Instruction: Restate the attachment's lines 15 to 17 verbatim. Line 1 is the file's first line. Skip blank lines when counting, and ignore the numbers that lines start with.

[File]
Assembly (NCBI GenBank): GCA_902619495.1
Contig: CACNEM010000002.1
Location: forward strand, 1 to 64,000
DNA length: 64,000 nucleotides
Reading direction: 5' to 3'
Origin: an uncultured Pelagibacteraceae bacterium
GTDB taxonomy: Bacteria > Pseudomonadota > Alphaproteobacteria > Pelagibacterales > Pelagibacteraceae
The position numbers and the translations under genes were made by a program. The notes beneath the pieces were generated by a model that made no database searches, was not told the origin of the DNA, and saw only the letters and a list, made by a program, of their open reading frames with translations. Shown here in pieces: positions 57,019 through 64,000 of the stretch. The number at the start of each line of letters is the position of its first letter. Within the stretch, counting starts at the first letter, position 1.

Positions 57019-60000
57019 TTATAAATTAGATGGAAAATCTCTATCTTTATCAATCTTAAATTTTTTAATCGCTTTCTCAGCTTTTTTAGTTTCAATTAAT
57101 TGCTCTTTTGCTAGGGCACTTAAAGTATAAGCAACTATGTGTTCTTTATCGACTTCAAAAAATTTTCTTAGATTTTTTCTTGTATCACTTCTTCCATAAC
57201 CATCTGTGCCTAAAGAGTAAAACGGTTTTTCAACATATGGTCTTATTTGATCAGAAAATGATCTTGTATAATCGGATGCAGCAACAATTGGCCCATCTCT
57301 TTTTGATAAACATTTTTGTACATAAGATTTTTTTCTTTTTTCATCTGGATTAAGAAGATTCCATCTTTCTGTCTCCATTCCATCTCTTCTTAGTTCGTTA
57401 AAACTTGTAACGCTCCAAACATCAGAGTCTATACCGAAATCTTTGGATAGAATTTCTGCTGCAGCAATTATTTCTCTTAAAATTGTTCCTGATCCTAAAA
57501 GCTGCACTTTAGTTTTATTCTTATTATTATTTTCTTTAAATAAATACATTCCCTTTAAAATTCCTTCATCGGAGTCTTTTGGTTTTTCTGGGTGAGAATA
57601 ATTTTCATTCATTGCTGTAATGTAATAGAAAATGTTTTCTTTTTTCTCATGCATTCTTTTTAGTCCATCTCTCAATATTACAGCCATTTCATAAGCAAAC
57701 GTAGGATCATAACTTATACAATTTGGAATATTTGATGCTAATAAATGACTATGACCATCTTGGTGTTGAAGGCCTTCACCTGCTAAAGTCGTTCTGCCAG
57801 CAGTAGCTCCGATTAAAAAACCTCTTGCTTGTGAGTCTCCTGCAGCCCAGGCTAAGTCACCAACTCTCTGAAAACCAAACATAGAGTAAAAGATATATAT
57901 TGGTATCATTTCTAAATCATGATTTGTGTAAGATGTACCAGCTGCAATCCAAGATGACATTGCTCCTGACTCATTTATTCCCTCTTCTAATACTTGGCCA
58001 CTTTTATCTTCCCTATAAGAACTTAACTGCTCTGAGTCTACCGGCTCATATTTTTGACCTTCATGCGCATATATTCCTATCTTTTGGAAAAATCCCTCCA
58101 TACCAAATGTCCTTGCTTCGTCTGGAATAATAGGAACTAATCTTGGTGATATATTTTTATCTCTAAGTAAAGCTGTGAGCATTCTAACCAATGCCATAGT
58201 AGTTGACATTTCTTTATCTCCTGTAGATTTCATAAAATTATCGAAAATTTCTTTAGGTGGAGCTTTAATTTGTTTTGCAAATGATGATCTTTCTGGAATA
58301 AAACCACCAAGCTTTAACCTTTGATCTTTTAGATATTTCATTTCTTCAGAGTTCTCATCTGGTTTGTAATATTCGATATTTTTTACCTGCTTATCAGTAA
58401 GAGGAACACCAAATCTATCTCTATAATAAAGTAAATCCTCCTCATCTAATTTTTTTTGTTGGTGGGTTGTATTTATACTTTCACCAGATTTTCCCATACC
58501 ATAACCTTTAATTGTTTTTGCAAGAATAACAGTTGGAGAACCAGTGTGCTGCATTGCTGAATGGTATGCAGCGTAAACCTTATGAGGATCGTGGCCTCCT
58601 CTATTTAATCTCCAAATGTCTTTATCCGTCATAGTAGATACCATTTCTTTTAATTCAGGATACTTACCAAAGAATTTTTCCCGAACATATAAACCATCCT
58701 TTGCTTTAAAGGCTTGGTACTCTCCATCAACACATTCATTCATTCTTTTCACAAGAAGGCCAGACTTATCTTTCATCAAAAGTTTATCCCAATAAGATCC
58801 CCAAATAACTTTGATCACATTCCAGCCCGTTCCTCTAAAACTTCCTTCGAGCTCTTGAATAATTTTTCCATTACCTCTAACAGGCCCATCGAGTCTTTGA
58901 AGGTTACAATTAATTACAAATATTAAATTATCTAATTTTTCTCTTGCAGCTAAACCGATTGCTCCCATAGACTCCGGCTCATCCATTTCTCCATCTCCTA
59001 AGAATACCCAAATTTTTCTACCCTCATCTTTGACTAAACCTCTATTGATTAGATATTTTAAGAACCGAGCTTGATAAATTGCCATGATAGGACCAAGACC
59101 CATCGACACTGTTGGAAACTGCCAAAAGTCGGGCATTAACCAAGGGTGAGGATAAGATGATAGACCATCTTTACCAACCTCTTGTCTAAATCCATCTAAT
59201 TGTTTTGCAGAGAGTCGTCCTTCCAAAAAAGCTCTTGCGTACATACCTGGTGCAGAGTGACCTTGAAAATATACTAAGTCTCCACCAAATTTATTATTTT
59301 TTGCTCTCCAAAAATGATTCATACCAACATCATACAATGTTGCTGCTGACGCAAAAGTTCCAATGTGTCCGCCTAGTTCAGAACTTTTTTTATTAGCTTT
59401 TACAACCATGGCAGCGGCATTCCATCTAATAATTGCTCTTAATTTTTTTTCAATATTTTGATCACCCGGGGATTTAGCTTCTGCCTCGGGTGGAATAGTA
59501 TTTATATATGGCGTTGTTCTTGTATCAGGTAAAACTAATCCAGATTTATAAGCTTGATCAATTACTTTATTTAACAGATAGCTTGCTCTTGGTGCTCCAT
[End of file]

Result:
57501 GCTGCACTTTAGTTTTATTCTTATTATTATTTTCTTTAAATAAATACATTCCCTTTAAAATTCCTTCATCGGAGTCTTTTGGTTTTTCTGGGTGAGAATA
57601 ATTTTCATTCATTGCTGTAATGTAATAGAAAATGTTTTCTTTTTTCTCATGCATTCTTTTTAGTCCATCTCTCAATATTACAGCCATTTCATAAGCAAAC
57701 GTAGGATCATAACTTATACAATTTGGAATATTTGATGCTAATAAATGACTATGACCATCTTGGTGTTGAAGGCCTTCACCTGCTAAAGTCGTTCTGCCAG